Can Data from Wearables Help us Understand Fatigue?
The impacts of fatigue and the case for wearables
The consequences of fatigue during work are not to be underestimated. This is particularly true in safety-critical industries, where workers often have irregular shift patterns or are required to focus for long periods of time. The Incident Factor Classification System developed by RSSB as part of the Safety Management Information System (SMIS) identified fatigue as a key factor in 21% of high risk incidents between 2011-2013. Between 2001 and 2009, fatigue was considered a possible causal or contributory factor in at least 74 RAIB investigation reports into railway accidents and incidents (RAIB, East Somerset Junction report 2009).
Furthermore, fatigue can be costly to employers beyond the risk of accidents, incidents and ill-health, in that it makes expensive mistakes more likely, reduces productivity and morale, and increases absenteeism. It has been estimated that the cost of insufficient sleep to the UK economy is £40bn per year (RAND, 2016).
But wearables can provide a wealth of real-time data and provide insights that may have been more difficult for workers, managers and Safety, Health and Wellbeing (SH&WB) specialists to arrive at otherwise.
To reduce the risk of accidents, employers are increasingly considering resorting to the use of dedicated wearables that can detect heart rate, eye movement, temperature, and blood pressure in real-time and send alerts.
Types of devices and trials
There are different types of monitoring devices available on the market that can contribute to the understanding of workers’ fatigue. Devices such as smart watches and fitness trackers enable workers to be proactive in managing their fatigue and prioritise their Health and Wellbeing. Some wearables that monitor activity and sleep can be worn both on and off-shift, while other devices monitor subtle cues in worker behaviour and compare them to machine learning algorithms to identify a drop in alertness, or drowsiness, encouraging workers to take a break from their task prior to experiencing a microsleep during work.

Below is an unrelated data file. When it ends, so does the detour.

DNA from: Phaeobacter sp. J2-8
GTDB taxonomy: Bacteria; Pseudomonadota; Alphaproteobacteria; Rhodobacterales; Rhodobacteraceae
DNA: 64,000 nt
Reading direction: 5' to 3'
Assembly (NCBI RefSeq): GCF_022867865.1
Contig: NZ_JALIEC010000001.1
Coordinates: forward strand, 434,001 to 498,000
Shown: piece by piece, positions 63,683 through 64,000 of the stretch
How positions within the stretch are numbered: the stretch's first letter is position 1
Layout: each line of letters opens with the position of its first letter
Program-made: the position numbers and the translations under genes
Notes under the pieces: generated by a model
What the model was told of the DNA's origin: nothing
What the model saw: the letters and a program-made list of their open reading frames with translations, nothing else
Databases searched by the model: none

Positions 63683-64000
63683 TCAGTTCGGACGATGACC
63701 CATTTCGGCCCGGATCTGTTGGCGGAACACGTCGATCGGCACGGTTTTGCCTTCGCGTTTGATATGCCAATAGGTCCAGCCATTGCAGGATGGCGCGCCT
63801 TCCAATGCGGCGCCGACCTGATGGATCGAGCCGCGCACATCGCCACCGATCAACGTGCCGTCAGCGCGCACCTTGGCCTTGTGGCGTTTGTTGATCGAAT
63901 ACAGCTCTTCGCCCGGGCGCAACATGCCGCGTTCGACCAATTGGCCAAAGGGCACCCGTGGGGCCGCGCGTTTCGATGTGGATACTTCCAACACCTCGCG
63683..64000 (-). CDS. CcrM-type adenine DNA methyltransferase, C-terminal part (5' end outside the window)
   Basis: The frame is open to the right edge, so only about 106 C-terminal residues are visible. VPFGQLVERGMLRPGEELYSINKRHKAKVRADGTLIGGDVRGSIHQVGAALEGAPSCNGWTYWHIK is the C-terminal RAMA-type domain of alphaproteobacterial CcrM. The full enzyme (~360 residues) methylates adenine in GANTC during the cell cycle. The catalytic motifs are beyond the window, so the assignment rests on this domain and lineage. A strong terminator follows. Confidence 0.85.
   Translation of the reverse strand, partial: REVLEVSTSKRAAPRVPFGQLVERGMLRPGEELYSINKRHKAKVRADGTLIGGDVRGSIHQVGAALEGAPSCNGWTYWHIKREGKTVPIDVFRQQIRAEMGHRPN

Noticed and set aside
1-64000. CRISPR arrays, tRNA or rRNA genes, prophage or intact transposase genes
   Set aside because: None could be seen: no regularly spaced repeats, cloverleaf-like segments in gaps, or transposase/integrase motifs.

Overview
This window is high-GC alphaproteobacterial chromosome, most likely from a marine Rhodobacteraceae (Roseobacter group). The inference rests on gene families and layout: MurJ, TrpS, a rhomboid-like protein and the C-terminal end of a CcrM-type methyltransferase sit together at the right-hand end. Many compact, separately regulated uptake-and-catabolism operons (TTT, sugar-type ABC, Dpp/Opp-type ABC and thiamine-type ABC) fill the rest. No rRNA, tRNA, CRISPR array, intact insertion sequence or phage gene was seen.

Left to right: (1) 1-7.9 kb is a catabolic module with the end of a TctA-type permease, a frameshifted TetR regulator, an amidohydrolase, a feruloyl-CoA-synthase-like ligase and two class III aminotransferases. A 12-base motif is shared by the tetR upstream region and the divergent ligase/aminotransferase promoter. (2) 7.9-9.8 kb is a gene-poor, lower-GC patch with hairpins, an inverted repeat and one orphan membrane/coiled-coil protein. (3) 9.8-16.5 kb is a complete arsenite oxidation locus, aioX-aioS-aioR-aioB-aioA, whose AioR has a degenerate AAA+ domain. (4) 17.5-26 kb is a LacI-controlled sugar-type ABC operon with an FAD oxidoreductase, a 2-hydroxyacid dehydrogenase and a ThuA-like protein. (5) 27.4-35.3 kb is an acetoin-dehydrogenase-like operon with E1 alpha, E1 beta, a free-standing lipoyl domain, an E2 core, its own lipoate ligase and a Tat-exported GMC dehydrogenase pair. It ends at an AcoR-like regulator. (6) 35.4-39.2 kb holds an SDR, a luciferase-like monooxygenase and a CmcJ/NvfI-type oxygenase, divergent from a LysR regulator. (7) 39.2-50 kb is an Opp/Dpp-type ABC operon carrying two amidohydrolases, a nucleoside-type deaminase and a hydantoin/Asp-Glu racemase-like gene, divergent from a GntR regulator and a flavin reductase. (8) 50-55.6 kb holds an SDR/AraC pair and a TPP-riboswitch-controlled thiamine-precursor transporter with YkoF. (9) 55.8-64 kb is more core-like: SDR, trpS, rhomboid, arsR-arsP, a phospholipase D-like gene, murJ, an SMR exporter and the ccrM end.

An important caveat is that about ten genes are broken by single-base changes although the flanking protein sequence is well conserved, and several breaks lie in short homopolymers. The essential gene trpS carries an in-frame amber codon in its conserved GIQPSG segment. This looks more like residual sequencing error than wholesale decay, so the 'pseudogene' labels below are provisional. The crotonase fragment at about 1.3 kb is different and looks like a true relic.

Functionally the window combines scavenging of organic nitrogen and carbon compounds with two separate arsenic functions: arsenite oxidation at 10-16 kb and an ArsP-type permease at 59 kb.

Devices and technologies of this kind vary in their maturity, and manufacturers may be tempted to overstate the risk control benefits when marketing equipment, so it is important for potential users to establish what evidence suppliers are relying on when making claims about the effectiveness of their systems. Several trials have been undertaken that illustrate how the technology can be implemented and the benefits that could be gained.
Drowsiness can be monitored through the use of eyewear. For example, Optalert (pictured left) provides lightweight drowsiness detection glasses, which work by using an LED built into the frame to measure the operator’s eyelid movement. The data is analysed and translated into a score measured on the Johns Drowsiness Scale (JDS), which is presented to the driver on their indicator or processor situated within the cab.